Already read it? Check out the discussion post over here!
Beyond the seven kingdoms there is a land of monsters: beautiful creatures that can lure you with their appearance and their mind so that they can feast on your flesh. Fire is the last human monster. Reluctant to use her powers even to save her own life, Fire lives a fairly peaceful life with her childhood-friend and lover, Archer, and her adopted father, Brocker. Or as peaceful a life a monster human can have when she is an irresistible meal to the other monsters and simply irresistible to other humans. But when Prince Brigan calls on her to do her duty for her kingdom that is on the verge of a civil war her father helped to start, Fire must take a hard look at herself to try to see the beauty and strength behind the monster.
I was really excited and nervous to read Fire. Excited because Kristin Cashore absolutely blew my mind with Graceling. Nervous because I knew my expectations were way too high and the chances of them being met were impossible. Kristin Cashore did not write another Graceling. She wrote Fire, and it was perfect and brilliant in its own way and right.
Once again Kristin Cashore swept me away into a fantastical world and plot with characters that I ache to meet. The prologue was a look into the past of a character those who have read Graceling will recognize, and I have never hated a character more. It was fascinating getting to read about a character that has absolutely no redeeming feature. It was also incredibly disturbing. At one point I had to shut the book and breathe deeply because I was overwhelmed by how horrible this character is.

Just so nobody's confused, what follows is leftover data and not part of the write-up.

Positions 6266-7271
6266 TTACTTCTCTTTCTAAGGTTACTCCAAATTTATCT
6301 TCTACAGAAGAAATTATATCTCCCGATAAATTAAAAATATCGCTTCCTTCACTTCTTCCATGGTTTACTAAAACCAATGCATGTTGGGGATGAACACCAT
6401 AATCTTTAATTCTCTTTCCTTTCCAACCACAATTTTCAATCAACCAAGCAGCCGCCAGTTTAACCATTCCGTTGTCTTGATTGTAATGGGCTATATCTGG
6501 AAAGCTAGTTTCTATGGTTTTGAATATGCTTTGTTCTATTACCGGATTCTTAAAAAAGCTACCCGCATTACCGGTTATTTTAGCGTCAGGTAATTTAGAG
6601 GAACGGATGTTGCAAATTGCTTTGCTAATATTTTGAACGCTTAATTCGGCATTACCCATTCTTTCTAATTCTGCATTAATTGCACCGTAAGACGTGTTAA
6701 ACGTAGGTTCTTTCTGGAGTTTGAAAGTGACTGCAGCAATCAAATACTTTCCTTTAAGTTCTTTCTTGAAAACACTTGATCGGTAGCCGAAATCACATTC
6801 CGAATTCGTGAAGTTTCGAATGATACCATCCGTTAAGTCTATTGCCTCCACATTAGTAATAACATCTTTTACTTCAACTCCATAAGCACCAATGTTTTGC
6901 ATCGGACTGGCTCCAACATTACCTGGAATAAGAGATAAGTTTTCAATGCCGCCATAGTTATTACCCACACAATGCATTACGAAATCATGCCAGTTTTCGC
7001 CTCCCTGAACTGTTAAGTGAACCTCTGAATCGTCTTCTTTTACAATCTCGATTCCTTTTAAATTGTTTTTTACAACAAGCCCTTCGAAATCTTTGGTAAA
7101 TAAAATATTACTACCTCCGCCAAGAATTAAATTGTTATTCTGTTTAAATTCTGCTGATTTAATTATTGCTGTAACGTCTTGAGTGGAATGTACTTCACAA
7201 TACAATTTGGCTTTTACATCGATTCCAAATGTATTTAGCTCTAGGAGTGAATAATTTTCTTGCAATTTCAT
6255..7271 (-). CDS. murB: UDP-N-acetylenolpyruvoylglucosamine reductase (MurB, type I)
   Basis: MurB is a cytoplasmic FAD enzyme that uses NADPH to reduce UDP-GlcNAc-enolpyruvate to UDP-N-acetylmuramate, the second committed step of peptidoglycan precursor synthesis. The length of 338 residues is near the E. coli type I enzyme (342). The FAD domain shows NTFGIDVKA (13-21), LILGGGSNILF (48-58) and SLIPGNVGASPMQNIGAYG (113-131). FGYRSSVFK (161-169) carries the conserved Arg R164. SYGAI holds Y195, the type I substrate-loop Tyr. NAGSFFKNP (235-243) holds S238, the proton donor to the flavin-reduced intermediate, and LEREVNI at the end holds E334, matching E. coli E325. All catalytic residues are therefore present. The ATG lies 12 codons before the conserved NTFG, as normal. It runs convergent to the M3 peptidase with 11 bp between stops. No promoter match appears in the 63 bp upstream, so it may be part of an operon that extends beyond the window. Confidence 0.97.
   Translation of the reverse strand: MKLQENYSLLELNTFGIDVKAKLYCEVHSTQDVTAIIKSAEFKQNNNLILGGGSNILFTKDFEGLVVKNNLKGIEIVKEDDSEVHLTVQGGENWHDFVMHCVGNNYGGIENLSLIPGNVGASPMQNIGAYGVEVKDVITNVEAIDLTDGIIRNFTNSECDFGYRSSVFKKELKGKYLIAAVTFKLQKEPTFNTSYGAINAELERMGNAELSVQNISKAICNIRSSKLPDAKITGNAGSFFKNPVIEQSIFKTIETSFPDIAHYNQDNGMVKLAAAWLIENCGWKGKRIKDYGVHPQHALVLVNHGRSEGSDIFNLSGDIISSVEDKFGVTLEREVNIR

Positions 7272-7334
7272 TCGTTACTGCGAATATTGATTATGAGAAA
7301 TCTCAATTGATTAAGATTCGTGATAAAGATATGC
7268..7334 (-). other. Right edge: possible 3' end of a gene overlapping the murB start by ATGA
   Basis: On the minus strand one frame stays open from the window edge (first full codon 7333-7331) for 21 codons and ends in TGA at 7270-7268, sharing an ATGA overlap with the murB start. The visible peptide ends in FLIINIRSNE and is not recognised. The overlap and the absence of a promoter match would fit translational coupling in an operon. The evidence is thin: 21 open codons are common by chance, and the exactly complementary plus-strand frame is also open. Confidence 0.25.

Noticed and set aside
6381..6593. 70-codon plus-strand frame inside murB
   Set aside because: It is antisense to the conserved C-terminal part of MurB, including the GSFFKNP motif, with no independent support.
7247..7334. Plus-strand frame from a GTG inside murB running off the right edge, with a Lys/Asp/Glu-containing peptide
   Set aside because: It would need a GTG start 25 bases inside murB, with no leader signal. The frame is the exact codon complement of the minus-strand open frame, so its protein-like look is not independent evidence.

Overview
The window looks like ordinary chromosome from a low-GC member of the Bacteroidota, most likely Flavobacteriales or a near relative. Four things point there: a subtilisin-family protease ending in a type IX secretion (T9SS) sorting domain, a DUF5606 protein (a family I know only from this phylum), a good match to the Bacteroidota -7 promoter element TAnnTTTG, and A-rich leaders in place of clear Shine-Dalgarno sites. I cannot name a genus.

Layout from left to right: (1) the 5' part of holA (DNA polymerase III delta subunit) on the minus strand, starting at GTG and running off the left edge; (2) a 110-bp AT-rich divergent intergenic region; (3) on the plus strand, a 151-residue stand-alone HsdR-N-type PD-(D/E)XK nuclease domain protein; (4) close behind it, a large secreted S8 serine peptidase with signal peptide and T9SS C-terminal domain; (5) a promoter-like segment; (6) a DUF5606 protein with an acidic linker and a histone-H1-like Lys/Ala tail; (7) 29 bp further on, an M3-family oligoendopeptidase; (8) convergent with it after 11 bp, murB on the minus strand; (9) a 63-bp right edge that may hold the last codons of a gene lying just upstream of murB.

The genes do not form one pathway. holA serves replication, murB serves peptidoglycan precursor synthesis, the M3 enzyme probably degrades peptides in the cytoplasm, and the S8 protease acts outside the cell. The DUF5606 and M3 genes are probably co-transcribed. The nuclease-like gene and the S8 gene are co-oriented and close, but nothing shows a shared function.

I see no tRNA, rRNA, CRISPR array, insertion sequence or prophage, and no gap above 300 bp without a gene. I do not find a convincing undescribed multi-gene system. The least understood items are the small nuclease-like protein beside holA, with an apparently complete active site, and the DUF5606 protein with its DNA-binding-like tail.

Surprisingly, this character does not play as large a part in the story as I would have expected. He is central to a sort of secondary plot, but this secondary plot has so much of an affect that I found myself genuinely amazed at how well Cashore was able to weave these plots together. Again, there are no holes in her story. There are no filler chapters or even filler sentences. Fire will keep you entertained and entranced from beginning to end, in part because you will fall ridiculously in love with all of the characters.
And I mean ALL OF THE CHARACTERS. From Fire all the way to Garan, these characters have their own motivations, their own personalities, and their own storylines that you cannot help but need to know what happens next. You will not find another Katsa/Po relationship, but Fire’s relationships are equally complicated and so very real.
Again, the feminist themes found within the book make me wonder why all books aren’t written this way. Fire’s personal journey is a very singular experience. I think Fire grows a little more on her own than Katsa, who needs a bit more of a push from Po, which is something that I really like. Furthermore, those who were upset by Katsa’s wish for freedom from marriage and disgust at the idea of having children will appreciate Fire’s alternative outlook, and in fact Fire’s motherly instincts/feelings and her struggle with them was one of my favourite subplots.
I think I’ll leave my flailing over the leading men for my discussion post because I’m not sure how I could do them justice without the spoilers, but let me just say SA-WOOON!!!
Books with similar aspects
Graceling by Kristin Cashore (read this one first!)
Trickster’s Choice by Tamora Pierce
recommended to fans of Graceling, feminism, women, fantasy, and/or awesome things.
not recommended to hm…you’ll have to give me some time to think on this one.
Don’t just take my word for it!
“What I personally enjoy about Fire and Cashore’s writing is how much feminist theory makes an appearance.” April @ Good Books and Good Wine
“Lordy, lordy, lordy. I bow to Kristin Cashore’s talent.” Jen @ Almost-Grown Up